Tradition, history  and innovation in Tunisian handmade ceramics

In Tunisia, ceramic craftsmanship is a thousand-year-old activity. It is still very much alive today, mainly popular, different, and varied. It testifies to the ancient traditions in the country. The regional museums show us through their collections the richness and diversity of this heritage.

This ceramic craft is widespread throughout the territory, in urban and rural areas, wherever clay exists, and more particularly in Aïn Drahem, Berrama, Guellala, Menzel Fersi, Moknine, Nabeul, Nafta, Sejnène, Testour, and Tozeur. These villages and towns represent the poles of production where clay is worked by skilled craftsmen at home or in full-time or discontinuous workshops.

In addition to that, in rural areas, ceramic craftsmanship is a family activity, traditional and seasonal, practiced outdoors by Bedouin women. Rural pottery is very undiversified, often far from the market. In urban areas, ceramics are generally the business of men working in workshops of different sizes. The product is diversified, the production is important, the markets are diversified.

Until around the middle of the 20th century, each region lived in a certain isolation, which gave rise to several local varieties of ceramics and manufacturing techniques, and formed independent schools:

Nabeul, an important center renowned for its terracotta pottery, and its crockery, tiles and earthenware tiles.

Moknine and Guellala are two cities famous for their raw or glazed terracotta pottery in the shape of large jars and basins

Testour, a town known for its typically Andalusian tiles and raw slabs.

Tozeur and Nefta, two towns renowned for their solid bricks designed to satisfy the need for local architecture.

The villages of Sejnène, Berrama, Menzel Fersi and Zouakra have continued to perpetuate their famous kanouns, tagines, broms, hallebs, tabounas, etc. of tender pottery.

Aïn Drahem, the forest town has shone with its new manufacture of souvenir items in white earthenware whose shapes and decoration recall the forest in the northwest of the country.

 It thus appears that the Tunisian ceramic craftsmanship is very diverse in its organization and its dynamics. It includes 4 categories of manufacture: soft pottery, hard terracotta pottery, glazed pottery and earthenware.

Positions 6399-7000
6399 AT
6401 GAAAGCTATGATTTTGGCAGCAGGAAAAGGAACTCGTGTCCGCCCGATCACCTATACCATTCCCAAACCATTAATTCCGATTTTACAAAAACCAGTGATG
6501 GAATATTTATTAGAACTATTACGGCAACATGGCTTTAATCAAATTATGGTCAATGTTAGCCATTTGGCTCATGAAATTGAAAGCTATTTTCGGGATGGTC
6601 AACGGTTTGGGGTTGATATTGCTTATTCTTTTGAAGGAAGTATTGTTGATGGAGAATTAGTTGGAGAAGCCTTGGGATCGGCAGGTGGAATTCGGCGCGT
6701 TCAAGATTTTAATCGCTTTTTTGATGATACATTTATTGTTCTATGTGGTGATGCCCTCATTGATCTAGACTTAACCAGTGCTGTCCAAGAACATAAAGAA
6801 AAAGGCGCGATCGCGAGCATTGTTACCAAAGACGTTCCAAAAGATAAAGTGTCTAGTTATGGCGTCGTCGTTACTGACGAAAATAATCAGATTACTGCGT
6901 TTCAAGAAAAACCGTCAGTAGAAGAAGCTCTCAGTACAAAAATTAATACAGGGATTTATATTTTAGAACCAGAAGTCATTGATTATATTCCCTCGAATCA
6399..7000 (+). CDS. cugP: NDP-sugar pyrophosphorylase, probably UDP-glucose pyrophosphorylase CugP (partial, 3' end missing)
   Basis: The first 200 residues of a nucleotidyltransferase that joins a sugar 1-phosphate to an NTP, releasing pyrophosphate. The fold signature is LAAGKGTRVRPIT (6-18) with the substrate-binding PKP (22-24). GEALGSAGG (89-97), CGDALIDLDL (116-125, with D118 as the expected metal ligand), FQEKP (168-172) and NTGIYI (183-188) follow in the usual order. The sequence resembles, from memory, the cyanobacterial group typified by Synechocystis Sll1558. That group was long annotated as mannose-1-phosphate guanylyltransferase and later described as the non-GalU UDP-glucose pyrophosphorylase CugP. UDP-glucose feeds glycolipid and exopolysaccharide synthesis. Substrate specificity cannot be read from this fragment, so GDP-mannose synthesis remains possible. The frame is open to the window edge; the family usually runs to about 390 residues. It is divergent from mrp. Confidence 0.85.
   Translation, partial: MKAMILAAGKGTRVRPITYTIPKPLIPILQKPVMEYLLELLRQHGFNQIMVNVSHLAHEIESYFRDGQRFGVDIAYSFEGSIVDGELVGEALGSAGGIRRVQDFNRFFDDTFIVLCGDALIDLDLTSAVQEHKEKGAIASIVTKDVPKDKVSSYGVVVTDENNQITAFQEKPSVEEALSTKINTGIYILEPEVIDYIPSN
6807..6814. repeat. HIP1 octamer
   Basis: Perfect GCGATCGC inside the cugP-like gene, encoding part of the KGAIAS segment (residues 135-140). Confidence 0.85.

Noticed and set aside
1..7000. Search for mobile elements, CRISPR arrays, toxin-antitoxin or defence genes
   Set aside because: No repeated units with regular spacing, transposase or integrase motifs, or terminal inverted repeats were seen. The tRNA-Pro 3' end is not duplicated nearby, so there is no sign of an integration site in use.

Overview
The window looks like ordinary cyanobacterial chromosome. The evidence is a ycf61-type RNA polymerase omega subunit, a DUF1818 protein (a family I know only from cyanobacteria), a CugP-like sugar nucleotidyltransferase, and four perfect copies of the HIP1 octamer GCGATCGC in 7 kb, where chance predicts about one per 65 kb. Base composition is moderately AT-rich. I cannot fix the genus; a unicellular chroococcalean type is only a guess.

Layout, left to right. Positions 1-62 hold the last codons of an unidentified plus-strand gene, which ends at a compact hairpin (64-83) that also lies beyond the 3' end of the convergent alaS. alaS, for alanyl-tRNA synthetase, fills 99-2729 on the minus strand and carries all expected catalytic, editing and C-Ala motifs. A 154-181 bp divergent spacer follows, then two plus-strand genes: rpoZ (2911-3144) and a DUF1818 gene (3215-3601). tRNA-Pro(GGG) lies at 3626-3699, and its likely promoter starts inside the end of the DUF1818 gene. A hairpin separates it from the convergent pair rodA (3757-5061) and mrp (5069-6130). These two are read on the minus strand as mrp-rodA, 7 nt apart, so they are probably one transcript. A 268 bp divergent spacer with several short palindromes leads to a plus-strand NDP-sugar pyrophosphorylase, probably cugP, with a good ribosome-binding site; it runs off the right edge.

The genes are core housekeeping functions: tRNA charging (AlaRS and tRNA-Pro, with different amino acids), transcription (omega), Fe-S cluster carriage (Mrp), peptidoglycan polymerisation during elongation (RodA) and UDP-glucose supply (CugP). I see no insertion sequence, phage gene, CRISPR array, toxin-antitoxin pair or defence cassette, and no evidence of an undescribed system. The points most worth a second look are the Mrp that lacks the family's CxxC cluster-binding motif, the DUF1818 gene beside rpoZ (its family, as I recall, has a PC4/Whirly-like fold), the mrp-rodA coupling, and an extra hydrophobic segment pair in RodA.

A Mecca for Tunisian ceramics, the city of Nabeul has always been closely linked to clay.

What distinguishes Nabeulian ceramics from others is that the latter is the result of a historical mix between Phoenician, Punic, Roman, Berber, Andalusian and Djerbian influences.

Thanks to a nearby good-quality clay quarry, the Nabeulians have been potters since the dawn of time. They traditionally make jars, bowls, vases, and pots in yellow and green glazed terracotta, enhanced with dark brown patterns. Since the beginning of the 20th century, the potters of Nabeul have specialized in polychrome earthenware tiles, using the decorations of ancient palaces and monuments in Tunisia. They now offer a whole range of products, from Ottoman-style ceramic panels and designer tableware to shiny white vases decorated in vibrant colors and surrounding a tree, adorning the city center. It’s impossible to ignore that ceramics are the city’s great specialty. 

In Cap-Bon, the Nabeul clays are characterized by a certain diversification in the facies linked to deposits of different ages. Indeed, in the region of Nabeul, were identified essentially the clays of the lower Oligocene of green, gray, and brown tint in very thick patches and the clays of marine Pliocene age yellow-greenish, more or less carbonate very fine which are the main source of raw materials used in local pottery. Miocene (Messinian) clays are also found which outcrop north of the town of Nabeul.

Besides, the aspect of sustainable development in phase with the concerns of safeguarding the environment has not been omitted, as was specified in the case in particular of the production areas in the regions of Nabeul and Moknine, where ceramics has a good chance of continuing to develop. Rural pottery, such as in Sajenène and Barrama, is a highly coveted target in actions for the development of ceramics activities and constitutes a very important component because of the potential it contains.